An announcement is made at a meeting of the British Intelligence Joint Counter-Terrorist group: "The opposition may be about to deploy an invisible." An "invisible" is CIA-speak for the ultimate intelligence nightmare: a terrorist who is an ethnic native of the target country and who can therefore cross its borders unchecked, move around the country unquestioned, and go unnoticed while setting up the foundation for monstrous harm.Intelligence officer Liz Carlyle has had to prove herself in countless ways as she's come up through the ranks of the traditionally all-male world of Britain's Security Service, MI5. But this announcement marks the start of an operation that will test all her hard-won knowledge and experience-and her intelligence and courage-as nothing has before. Having analyzed information from her agents, she realizes that there is indeed an imminent terrorist threat. She may even have the invisible's point of entry. But what she cannot draw out of all the "chatter" is the invisible's identity and intended target.
The first woman director general of Britain's MI5, Rimington speaks smartly about workplace issues while ratcheting the tension high in her authoritative debut thriller. Enter Liz Carlyle, an agent-runner with a taste for vintage clothes; her married lover, Mark Callendar, whom she doesn't love; and an appealing head of section, Charles Wetherby. You don't need Liz's deductive powers to figure out that Wetherby will eventually succeed Mark, who terminally annoys Liz by leaving his wife. Liz is married to her job. Small wonder: it doesn't get more exciting than this. The Islamic Terror Syndicate (ITS) may be about to deploy an "invisible"-"an ethnic native of the target country"-and only Liz can pull together all the threads. Rimington infuses the chase with moral complexity by making the invisible a real human being, no matter that she boasts a fake name and has "become a cipher, a selfless instrument of vengeance, a Child of Heaven." Most of the characters feel authentic, although Rimington occasionally goes on about strangers briefly glimpsed and introduces several wryly flirtatious male agents too many. She is open about having had an assist with the structure of the book, but the voice rings true, and she keeps faith with a genre she clearly venerates. 150,000 first printing; five-city author tour. (Jan.) Copyright 2004 Reed Business Information. -- PUBLISHERS WEEKLY.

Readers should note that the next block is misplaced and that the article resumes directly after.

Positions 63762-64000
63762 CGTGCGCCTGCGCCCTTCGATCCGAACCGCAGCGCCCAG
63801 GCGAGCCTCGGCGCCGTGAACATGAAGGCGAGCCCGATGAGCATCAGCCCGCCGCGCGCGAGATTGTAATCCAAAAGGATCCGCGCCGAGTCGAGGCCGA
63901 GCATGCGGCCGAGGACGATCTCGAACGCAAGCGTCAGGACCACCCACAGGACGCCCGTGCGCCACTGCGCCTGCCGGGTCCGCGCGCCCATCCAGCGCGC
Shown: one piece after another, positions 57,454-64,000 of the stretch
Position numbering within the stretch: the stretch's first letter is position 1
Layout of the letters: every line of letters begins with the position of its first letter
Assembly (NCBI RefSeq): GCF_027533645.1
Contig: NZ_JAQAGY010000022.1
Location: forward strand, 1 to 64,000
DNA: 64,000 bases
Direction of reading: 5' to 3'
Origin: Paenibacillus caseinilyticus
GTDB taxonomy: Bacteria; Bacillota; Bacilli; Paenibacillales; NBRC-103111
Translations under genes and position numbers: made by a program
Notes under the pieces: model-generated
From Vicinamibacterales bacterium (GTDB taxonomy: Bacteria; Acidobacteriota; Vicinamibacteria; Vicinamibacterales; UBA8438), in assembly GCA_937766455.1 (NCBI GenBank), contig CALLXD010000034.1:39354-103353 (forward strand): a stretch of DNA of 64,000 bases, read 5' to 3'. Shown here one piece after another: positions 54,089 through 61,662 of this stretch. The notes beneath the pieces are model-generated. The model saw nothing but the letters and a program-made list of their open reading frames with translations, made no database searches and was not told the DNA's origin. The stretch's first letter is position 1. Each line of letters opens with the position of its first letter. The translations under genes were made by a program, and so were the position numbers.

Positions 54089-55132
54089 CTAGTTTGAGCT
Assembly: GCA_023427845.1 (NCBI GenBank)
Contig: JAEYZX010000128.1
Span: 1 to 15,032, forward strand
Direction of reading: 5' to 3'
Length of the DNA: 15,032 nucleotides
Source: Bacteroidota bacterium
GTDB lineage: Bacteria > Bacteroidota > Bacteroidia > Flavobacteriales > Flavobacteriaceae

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January 10, 2005
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